Ninja Pig Studios, known for its infamous release Meme Run and some of its accompanying controversy, is back with another title for the Wii U eShop. Bigley's Revenge is - dare we say it - slightly more competent and tempered than its headache-inducing predecessor, but that's not saying a great deal. While this game - also meme-themed, as you may have guessed - is a little more playable, it's still not enough to warrant a purchase, unless for some inexplicable reason you seek a sure-fire way of giving yourself the most painful migraine imaginable.

Bigley's Revenge is a first-person shooter that takes place on a single platform. Its sole mode has the player shooting enemies - all based on "hilarious" internet memes - as they approach. One hit kills the player, and the objective is simply to survive for as long as possible and achieve the best high score. The player is rewarded with money that is spent on reloading ammo, and there are different guns available via a pillar in the center of the small island. Killing certain foes results in a psychedelic slowdown that theoretically allows you to shoot more enemies, but its impact is minimal overall.

Unfortunately, Bigley's Revenge seems stuck a decade in the past; the sluggish turning and reloading bring to mind early Wii first-person shooters that couldn't nail the controls. Still, at least those games had professional-grade production values - the same sadly cannot be said of Ninja Pig's effort. Enemies explode in bursts of colour, with crazy sound effects and clip art. The sound effects become jarring incredibly quickly thanks to the awkward combination of blood-curdling screams and other random sounds, from obnoxious music to bizarre, disembodied voices. The intention is clearly to create something which is chaotic in aesthetic and aural terms, but that predictably makes for a game that is hard to play for anything longer than 30 seconds without wanting to rip out your eyes and chop off your ears.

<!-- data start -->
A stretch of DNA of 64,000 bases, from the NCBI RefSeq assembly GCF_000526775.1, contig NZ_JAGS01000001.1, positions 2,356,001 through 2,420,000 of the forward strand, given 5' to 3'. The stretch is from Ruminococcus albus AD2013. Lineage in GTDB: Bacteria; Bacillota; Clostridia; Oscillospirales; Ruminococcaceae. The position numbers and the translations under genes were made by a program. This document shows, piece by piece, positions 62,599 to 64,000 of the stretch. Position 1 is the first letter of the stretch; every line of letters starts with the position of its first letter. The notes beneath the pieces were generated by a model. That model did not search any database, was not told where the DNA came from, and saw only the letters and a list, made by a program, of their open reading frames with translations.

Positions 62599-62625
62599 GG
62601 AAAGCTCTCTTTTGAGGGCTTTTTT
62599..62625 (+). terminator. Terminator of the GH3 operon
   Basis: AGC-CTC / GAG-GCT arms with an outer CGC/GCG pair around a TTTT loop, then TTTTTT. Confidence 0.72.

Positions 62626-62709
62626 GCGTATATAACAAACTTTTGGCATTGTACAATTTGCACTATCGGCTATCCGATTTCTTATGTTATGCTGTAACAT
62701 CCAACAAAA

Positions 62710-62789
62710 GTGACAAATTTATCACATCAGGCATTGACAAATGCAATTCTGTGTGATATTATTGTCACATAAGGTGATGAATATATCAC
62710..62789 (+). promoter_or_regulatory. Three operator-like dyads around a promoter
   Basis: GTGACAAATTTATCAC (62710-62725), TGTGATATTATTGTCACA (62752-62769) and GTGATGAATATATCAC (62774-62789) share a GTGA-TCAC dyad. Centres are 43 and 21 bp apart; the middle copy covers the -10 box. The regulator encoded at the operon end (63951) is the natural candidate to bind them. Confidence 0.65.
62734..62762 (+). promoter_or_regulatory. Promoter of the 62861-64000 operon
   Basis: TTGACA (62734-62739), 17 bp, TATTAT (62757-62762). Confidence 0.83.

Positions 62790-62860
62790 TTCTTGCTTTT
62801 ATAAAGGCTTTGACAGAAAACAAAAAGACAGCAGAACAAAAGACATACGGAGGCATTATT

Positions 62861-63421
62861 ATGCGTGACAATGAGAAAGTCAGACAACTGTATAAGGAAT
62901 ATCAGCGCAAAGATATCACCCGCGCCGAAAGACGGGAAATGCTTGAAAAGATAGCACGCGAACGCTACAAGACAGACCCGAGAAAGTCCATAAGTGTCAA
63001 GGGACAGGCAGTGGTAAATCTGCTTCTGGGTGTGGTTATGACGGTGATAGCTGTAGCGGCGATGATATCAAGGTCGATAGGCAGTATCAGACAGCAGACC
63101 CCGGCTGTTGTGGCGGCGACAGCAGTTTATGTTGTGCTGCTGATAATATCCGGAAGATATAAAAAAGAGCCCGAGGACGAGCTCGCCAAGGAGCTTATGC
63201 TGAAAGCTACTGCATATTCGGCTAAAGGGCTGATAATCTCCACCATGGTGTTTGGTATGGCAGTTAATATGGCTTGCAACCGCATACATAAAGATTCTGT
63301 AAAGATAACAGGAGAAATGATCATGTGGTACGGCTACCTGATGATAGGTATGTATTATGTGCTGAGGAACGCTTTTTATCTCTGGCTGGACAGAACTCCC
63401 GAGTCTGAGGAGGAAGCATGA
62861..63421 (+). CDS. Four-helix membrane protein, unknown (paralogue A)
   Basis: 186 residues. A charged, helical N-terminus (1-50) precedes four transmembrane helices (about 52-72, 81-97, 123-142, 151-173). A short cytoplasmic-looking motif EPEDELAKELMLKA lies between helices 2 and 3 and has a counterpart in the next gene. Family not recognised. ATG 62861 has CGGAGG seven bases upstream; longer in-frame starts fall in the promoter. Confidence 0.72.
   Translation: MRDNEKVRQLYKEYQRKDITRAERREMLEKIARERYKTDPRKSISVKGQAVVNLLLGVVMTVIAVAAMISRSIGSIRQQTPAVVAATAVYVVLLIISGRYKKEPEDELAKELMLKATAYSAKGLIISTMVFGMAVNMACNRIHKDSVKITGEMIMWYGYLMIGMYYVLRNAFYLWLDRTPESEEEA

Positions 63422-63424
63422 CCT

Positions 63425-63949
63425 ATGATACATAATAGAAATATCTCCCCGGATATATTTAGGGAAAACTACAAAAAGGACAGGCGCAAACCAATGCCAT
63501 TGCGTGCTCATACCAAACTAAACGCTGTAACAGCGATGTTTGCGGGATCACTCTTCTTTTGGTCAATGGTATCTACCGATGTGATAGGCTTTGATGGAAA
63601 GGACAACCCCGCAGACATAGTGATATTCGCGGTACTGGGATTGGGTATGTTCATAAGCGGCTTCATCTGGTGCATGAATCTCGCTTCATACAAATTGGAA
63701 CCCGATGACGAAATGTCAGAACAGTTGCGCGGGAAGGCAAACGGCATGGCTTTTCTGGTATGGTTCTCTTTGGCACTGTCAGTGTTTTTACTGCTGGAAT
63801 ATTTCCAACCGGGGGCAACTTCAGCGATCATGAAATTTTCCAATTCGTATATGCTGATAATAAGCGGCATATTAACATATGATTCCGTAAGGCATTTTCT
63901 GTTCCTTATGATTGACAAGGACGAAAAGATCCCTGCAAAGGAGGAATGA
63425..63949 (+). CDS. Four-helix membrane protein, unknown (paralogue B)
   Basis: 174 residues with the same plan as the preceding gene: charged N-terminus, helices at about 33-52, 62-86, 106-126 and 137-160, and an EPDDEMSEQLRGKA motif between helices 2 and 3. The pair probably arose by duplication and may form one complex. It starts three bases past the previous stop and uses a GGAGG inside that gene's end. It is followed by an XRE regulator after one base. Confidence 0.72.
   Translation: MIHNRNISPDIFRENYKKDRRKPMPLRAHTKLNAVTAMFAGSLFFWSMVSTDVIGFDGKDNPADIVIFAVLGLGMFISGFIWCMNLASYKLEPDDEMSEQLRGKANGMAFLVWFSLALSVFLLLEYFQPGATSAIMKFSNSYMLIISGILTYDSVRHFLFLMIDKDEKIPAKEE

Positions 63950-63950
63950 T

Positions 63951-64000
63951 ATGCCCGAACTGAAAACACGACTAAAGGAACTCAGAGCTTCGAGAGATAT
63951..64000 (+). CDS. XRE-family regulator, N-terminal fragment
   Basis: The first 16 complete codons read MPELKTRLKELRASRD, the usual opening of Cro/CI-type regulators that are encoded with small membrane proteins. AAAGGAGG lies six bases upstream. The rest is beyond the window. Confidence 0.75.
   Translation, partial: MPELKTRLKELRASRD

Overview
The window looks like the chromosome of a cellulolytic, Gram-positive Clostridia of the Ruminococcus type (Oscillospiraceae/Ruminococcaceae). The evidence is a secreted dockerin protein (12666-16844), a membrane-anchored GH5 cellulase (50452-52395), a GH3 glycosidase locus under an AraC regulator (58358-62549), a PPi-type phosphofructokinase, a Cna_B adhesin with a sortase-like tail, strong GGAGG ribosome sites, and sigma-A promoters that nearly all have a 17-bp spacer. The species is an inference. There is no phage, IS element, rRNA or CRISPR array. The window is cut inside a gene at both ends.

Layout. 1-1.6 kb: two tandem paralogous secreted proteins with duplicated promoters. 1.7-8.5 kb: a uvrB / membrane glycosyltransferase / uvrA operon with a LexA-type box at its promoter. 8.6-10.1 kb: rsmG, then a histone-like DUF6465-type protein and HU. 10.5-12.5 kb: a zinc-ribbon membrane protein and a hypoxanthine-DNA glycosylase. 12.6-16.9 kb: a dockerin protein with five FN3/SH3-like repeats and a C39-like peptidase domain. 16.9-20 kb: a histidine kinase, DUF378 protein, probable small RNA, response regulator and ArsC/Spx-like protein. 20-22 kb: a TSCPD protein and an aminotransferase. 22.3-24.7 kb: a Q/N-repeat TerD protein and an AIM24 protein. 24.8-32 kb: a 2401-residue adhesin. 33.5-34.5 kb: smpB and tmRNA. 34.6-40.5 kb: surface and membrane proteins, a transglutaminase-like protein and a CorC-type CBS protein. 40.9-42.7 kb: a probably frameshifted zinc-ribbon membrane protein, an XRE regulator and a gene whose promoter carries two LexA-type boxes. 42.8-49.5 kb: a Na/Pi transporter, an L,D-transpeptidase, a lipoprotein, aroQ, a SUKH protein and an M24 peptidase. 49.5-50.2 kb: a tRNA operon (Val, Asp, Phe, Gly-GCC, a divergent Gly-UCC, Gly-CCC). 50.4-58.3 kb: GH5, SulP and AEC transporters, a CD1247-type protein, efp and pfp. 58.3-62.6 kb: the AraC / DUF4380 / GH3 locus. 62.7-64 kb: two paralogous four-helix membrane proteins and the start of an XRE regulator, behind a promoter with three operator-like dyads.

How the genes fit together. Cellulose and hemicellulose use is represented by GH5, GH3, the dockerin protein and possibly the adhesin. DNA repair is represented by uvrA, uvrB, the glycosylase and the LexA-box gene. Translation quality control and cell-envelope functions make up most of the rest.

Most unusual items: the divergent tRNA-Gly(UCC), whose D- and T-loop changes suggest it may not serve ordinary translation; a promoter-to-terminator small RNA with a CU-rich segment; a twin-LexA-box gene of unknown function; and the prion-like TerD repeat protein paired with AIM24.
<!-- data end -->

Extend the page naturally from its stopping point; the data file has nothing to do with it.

The enemies are largely 2D cutouts that, when juxtaposed with the muddy 3D textures of the level, make for a mildly amusing design - like Meme Run before it, it's obvious that humour is the driving force behind this title. Sadly, like the same joke being told repeatedly, the appeal wears off in seconds rather than hours. It doesn't help that practically everything about Bigley's Revenge is amateurish - there are no options to be found and the game uses a very rudimentary HUD. The minimum of effort has been expended in creating this one-joke game, and it shows.

Conclusion

We criticised Meme Run for being cynical and smug in its blatant overuse of internet memes and uncomfortable, sensory-attacking gameplay, but with the giddy ridiculousness of Bigley's Revenge you start to get the sense that Ninja Pig Studios is truly enthusiastic about its work. While the game is still a disaster and hard to tolerate for anything longer than a few minutes, one can't help but admire the studio for trying. However, Ninja Pig's undying love of the absurd fails to translate into anything approaching a worthy video game, and Bigley's Revenge is best avoided.